The second thing that makes a really good home inspector is someone who can help you understand the difference between a major issue and a minor issue. A good home inspector will do more than just email you his or her report when that inspection is done. He might meet you at the property or another location or maybe have a phone conference with you and explain that report to you, answer any questions and help you understand what are those major and those minor issues. Some issues can be insignificant like maybe a small building code change that happened since the home was built (he has to report all of those) or an issue could be a significant issue that you really want to have addressed and taken care of if you’re gonna move forward and purchase that home. Knowing the difference in major and minor issues is really important because when you’re negotiating for repairs with a seller you want to focus on the items that really matter and not waste time on insignificant or small items that will distract and probably prevent you from getting those major issues taken care of.

A third thing that can make a really good home inspector is someone who can do multiple types of home inspections. When you’re purchasing a home and getting inspected there are a lot of different reports and inspections that you can have done. Some you might want to have a specialist for but others are fine to have one inspector do all of those different reports. The inspector who can do multiple types of home inspections might have a broader base of experience and understand how the different systems in a home all work together. Also, you can save time and money by having one company do multiple inspections. Usually, they will give you a slight discount when you order more than one inspection and you also save time and stress by not having to coordinate with different inspectors to get each one into the home and inspect it at different times and to get them access to the home.

Those are the three things that I think make a really good home inspector, but I told you at the end that I would share with you how to find the right home inspector for you.  First I would suggest asking your real estate agent for recommendations. They’ve usually worked with a lot of different inspectors, seen a lot of different reports and developed a level of trust and dependability with certain home inspectors. They or maybe friends or family who have also gotten home inspections can usually give you a recommendation of a good home inspector.

The second thing to do to find the right home inspector for you is to ask WHY. When someone gives you a recommendation for a home inspector ask them why they’re recommending that person. It could be something simple like they’re a friend or a family member (that’s not really important) but it could be something significant like the reports or the way that they interacted with that inspector that was extremely valuable to them. Knowing why will really help you to pick the right home inspector and sometimes the reason that an inspector is good for someone else will help you know that that person might not be the right person for you. People value different things and what someone else might value in a home inspector might not match what’s important to you.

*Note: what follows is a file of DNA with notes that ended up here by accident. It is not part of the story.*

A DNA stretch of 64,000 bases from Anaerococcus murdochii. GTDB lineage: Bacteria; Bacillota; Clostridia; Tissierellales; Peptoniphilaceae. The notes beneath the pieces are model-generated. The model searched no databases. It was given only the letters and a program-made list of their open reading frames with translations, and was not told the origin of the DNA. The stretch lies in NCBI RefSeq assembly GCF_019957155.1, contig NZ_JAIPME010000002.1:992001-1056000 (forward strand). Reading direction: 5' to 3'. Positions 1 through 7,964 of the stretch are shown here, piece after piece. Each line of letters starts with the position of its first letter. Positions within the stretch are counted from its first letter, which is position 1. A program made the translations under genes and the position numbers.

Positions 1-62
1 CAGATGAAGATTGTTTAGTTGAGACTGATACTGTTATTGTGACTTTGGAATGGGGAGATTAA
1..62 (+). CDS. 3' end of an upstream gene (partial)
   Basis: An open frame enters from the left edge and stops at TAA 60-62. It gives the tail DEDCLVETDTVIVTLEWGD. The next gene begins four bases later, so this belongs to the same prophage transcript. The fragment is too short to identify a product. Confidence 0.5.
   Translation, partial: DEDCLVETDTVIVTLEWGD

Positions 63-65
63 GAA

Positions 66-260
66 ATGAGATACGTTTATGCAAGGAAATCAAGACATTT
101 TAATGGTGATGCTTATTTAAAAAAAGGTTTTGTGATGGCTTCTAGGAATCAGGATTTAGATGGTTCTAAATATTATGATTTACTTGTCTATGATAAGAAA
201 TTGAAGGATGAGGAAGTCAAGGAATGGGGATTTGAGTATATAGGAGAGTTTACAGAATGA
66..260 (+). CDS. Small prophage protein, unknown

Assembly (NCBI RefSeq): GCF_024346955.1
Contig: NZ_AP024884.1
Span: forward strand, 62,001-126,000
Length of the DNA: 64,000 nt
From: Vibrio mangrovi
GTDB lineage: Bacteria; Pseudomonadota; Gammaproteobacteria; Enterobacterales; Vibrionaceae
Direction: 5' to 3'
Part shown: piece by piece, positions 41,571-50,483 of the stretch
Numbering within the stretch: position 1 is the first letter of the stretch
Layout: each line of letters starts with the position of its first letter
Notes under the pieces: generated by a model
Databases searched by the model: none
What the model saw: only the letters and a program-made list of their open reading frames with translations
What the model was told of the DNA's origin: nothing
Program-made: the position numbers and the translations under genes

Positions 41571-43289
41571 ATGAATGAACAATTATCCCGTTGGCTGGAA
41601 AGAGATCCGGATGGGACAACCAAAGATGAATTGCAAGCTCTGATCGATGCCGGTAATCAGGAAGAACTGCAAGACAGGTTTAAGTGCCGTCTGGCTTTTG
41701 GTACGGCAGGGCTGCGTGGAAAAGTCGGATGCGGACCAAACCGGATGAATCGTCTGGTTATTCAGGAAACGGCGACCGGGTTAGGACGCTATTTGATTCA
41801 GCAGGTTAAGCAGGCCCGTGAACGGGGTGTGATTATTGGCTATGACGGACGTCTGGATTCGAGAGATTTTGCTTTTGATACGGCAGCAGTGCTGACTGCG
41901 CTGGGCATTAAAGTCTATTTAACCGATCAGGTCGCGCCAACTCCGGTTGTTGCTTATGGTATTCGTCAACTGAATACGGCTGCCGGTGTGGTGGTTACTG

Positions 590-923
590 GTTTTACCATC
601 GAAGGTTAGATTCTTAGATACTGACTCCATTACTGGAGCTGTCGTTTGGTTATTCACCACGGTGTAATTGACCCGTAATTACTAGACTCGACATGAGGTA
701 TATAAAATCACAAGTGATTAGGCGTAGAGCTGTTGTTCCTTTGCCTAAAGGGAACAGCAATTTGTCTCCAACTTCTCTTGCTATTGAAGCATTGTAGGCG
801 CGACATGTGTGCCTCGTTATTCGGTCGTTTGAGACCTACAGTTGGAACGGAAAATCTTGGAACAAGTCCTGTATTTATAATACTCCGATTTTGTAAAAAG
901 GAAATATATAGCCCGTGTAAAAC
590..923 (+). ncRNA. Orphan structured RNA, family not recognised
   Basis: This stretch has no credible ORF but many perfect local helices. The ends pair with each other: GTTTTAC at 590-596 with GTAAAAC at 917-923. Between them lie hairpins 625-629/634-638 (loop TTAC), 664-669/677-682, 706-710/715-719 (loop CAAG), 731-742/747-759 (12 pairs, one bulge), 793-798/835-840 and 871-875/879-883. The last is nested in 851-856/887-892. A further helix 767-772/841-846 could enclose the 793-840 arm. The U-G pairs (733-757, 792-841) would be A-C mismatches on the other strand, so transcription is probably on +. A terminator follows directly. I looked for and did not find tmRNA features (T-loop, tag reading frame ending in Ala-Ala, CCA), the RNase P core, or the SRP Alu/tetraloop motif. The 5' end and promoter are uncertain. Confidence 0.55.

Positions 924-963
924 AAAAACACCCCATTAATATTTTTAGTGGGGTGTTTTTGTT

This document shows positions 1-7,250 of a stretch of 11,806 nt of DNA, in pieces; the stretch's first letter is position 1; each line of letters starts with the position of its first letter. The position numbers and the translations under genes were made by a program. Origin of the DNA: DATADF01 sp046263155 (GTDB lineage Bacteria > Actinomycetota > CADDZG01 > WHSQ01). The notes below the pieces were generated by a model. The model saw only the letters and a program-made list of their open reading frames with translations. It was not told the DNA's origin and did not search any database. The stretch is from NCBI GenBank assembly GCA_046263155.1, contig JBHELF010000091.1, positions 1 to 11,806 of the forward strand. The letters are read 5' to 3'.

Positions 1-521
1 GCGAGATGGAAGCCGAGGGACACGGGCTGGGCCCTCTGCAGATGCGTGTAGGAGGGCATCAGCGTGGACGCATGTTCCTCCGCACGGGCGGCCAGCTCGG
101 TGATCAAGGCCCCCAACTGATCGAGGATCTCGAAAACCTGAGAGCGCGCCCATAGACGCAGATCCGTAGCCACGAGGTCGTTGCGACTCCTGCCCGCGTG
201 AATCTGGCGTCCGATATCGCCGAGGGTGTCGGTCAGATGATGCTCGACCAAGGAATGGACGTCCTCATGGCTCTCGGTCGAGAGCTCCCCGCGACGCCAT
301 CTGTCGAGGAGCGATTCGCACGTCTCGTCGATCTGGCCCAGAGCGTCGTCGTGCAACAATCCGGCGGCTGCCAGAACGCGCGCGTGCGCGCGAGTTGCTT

The third thing to do to find a good home inspector is to look at online reviews. Online reviews can be helpful but should be taken with a grain of salt. Usually, the people that do online reviews are people who are either really happy or know a home inspector or maybe had a terrible experience. When you look at online reviews, often you’re getting people on both ends of the spectrum and not hearing from all the people in the middle who had just a normal everyday experience with that inspector. So just understand that when you’re looking at those reviews you might not be getting a full picture of the work that inspector does.

Anyways, I hope this Real Answers been helpful for you! I’m Kyle Pfaffe, local Austin-area REALTOR and certified Texas First Time Homebuyer Specialist. Through professional and exceptional service, I focus on helping homeowners sell their homes for the most money they can net and helping home buyers purchase the “most house” for the least amount of money!

If you have a question, concern or need that I can help with, contact me and I’d be happy to help any way I can!

By your Texas REALTOR, Kyle Pfaffe

512.636.9707   kpfaffe@cityscapepg.com